Ozaukee Treasures Network

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March Meet-Up to focus on small organic farms

Topic: How and why land trusts and county planners need to actively engage in making land available to small organic farm producers. Focus is on the economic benefits to communities and the environmental benefits to natural area preservation.

This program will be held the week of March 17th.  More detailed information will be coming as to date, location and time.

Dr. Brad Leibov, President and CEO of Liberty Prairie Foundation (Grayslake , IL) will be our presenter.

This program was suggested by Steve Sandlin, who has heard Dr, Leibov on this topic. Steve's comments:

"Fantastic and engaging. LPF has been very successful in developing lease agreements and protocol for establishing small sustainable farm enterprises on property held by land trusts and on public land."

OTN Steering is very excited about his coming talk as well.  Here are two of the many positive comments from Steering.

"I think this would be a fabulous program. It would be beneficial to any organization or individual who is interested in preserving land. At times, it can be a struggle to come up with the "right" things to say about why it is important to preserve land – particularly when you "just know" it's the right thing. Hearing the case for support would be wonderful."

Jessica Jens

Executive Director

 

Riveredge Nature Center

"This would be a very worthwhile event that fits the focus of the OTN very well. Sustainable agriculture is an important link in our effort to preserve our open space, etc.....

I actually had a person from Fox Point contact our office last week seeking land in the Ulao Creek watershed on which to grow organic produce on easement land...

Would be beneficial to learn more."

Andy Holschbach

 

"Well done, Noel" and Kudos from OTN

State DNR Recognizes Longtime Bird Advocate:  Cutright Is Honored On 'Larry Meiller Show'

By:  Judith Siers-Poisson October 01, 2013

Editor's Note: Listeners to "The Larry Meiller Show" have likely heard Bill Volkert and Noel Cutright share their love and knowledge of birds on the program many times. Volkert is a naturalist and a retired Wildlife Educator at Horicon Marsh International Education Center, and Cutright is past president of the Wisconsin Society for Ornithology. Many longtime listeners often share that it just isn't a holiday if Noel and Bill aren't on the Ideas Network to talk about migrations, sightings, feeding tips, and the many fascinating and unexpected ways that birds behave.

Those who tuned into Tuesday's program might have found themselves checking the calendar since guests Bill Volkert and Noel Cutright joined host Larry Meiller for a non-holiday program to talk about fall bird migration. But, it was particularly special appearance because while they are usually on by phone, this time they came to Madison to do the show in the studio.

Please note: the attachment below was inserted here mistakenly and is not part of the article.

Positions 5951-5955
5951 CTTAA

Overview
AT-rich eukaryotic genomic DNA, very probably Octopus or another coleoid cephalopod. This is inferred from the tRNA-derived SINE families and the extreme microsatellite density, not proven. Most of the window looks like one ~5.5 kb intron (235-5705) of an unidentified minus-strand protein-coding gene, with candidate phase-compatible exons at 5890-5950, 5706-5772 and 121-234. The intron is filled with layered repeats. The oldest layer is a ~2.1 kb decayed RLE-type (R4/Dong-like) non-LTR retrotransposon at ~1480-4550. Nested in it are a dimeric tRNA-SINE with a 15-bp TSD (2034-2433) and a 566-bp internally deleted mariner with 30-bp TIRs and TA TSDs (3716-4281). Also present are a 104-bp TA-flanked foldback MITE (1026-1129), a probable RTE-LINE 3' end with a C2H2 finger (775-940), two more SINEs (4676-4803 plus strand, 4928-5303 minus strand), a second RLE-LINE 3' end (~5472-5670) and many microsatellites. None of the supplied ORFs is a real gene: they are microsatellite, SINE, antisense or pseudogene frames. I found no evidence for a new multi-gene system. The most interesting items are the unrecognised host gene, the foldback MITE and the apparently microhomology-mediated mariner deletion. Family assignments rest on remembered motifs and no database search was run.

One of their goals is always to help people get started in birding or to improve their skills. An important aspect is to know where to go and when to observe birds at a given time of year. The fall migration is currently well-underway, and Volkert had some great recommendations for where to see specific species. Wherever you are in the state, there are great opportunities, he said.

Some of the locations that he suggested are:

The Mississippi River for ducks, swans, hawks and eagles. Sandhill WA and Central Wisconsin for sandhill cranes, Lake Superior for gulls, jaegers, waterfowl and hawks, Horicon Marsh for ducks, Canada geese, cranes, Lake Michigan for ducks, gulls and uncommon waterbirds

But the highlight of the program was when staffers from the Wisconsin Department of Natural Resources surprised Cutright with an award for his many years of service to the state's birds.

A native of southern Ohio, Cutright has lived for 35 years in rural Ozaukee County near the Cedarburg Bog with wife Kate, who is also a naturalist. His Bachelor's and Master's degrees focused more on plants, but his Ph.D. in wildlife science from Cornell University included studying flocking and roosting behavior of red-winged blackbirds, and he has been specializing in birds and bird behavior ever since.

Cutright's accomplishments are numerous, but Sumner Matteson, avian biologist with the DNR, compiled this list:

Senior Terrestrial Ecologist, We Energies, for nearly 30 years until his retirement in 2006.

Founder of the Riveredge Bird Club in 1986

Past president (twice) of the Wisconsin Society for Ornithology

(WSO)Historian, WSO

One of the leaders in establishing the Wisconsin Bird Conservation Initiative

Helped promote the Wisconsin Breeding Bird Atlas and served on the Atlas Steering Committee

Senior editor, Atlas of the Breeding Birds of Wisconsin, published in 2006

Currently serving on Steering Committee for a second Wisconsin Breeding Birds Atlas

Helped launch the Milwaukee County Avian Migration Monitoring Partnership, which won a 2007 WDNR Citizen-based Monitoring Award